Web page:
Cast in the film version of “Les Miserables” in 2011, he says co-star Jackman diminished any butterflies he had about doing the movie.

    “I went to see Hugh’s one-man show on Broadway after I’d gotten it. In the middle of the show, in front of the whole audience, he congratulated me,” he says.“That’s the kind of gracious and amazing person he is. Someone like him leading the company really put my nerves at ease.”

    Although Tveit doesn’t sing in “Graceland,” he still gives his voice a workout. Between takes on the Fort Lauderdale, Fla., set, Tveit often bursts into song, to the amusement of cast and crew, with samples of R&B tunes (like the racy 2000 hit “Thong Song” by Sisqó) and tween-pop fare like “Give Your Heart a Break” by Demi Lovato.

    “I kinda don’t know I’m doing it at times,” he says. “People have said it’s very funny how random it is. Anything could come out of my mouth.”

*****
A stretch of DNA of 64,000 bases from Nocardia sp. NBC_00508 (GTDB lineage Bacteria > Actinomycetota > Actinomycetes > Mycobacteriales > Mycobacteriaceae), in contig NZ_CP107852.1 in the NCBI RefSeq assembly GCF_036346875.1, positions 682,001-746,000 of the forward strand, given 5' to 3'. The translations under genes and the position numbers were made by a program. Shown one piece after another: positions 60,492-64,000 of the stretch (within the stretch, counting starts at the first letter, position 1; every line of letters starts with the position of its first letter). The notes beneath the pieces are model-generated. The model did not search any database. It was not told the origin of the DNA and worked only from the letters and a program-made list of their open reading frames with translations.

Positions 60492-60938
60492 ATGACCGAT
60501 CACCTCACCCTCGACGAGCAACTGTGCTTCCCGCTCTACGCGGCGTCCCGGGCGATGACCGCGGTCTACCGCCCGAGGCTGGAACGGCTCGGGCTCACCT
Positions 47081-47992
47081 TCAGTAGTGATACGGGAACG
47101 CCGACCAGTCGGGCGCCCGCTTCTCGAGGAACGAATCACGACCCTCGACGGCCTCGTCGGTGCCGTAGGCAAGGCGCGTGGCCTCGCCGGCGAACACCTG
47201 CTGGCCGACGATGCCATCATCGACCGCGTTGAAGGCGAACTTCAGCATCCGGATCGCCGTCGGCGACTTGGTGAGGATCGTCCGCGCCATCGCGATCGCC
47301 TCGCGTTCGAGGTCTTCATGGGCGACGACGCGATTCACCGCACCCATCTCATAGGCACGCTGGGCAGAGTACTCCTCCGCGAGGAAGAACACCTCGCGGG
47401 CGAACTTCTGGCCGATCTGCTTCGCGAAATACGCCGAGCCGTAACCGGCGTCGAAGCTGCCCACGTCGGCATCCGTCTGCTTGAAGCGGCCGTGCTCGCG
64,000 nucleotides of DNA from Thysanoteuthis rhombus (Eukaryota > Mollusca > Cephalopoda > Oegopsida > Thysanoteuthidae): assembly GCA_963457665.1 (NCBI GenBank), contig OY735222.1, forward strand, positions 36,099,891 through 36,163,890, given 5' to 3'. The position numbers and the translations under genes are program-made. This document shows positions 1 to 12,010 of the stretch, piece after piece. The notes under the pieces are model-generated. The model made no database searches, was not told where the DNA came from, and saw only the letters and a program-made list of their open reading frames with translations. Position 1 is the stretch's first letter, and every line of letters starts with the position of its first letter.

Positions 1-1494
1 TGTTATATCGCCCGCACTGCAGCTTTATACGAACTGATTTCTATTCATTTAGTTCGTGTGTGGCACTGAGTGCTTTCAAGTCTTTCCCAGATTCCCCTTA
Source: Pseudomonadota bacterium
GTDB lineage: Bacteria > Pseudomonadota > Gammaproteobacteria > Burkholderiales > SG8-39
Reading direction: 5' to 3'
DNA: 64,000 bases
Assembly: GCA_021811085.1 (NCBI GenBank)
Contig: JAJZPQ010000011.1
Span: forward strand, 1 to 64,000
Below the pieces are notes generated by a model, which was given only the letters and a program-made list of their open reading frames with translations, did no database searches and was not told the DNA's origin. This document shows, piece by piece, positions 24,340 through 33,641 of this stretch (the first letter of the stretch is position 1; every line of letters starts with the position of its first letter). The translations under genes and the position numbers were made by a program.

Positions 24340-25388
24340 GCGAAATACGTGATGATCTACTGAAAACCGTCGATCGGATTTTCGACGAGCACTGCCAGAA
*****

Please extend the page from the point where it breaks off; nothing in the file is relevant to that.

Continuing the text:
On hiatus last month, he also performed his first solo cabaret act during a sold-out, six-day run at the New York club 54 Below. A professed Taylor Swift fan, he did a cheeky rendition of her hit “We Are Never, Ever Getting Back Together” that left fans — female and male, young and much older — swaying, clapping and laughing along.

    That kind of reception boosts his popularity, but Tveit, who has a girlfriend and has lived in Astoria for six years, takes this thing called fame in stride.

    In March, when web site BuzzFeed posted a swooning photo pictorial of the six-foot actor smiling, dancing and, yes, shirtless — titled “The 42 Most Seductively Charming Aaron Tveit Moments Of All Time” — he wasn’t fazed.

    “Yeah, somebody sent me that; I had no idea what it was. I clicked on it, got to about the first two things and immediately closed it,” he says, laughing. “If anybody tells you they wouldn’t be flattered, they’re lying. It only means, on a base level, people are responding positively to the work that I’m doing. So for that, I’m utterly grateful.”


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    What led to Amanda Bynes's surprising DUI arrest in 2012, and her recent bizarre behavior?

    "This DUI was definitely just a serious lapse in judgment," a source tells PEOPLE of the former Nickelodeon star.

    "She hit a wall personally and professionally [in 2008] ... I think she's been a little lost since then,"the insider says of the actress, who dated Doug Reinhardt in 2009 and was linked to Liam Hemsworth shortly afterward.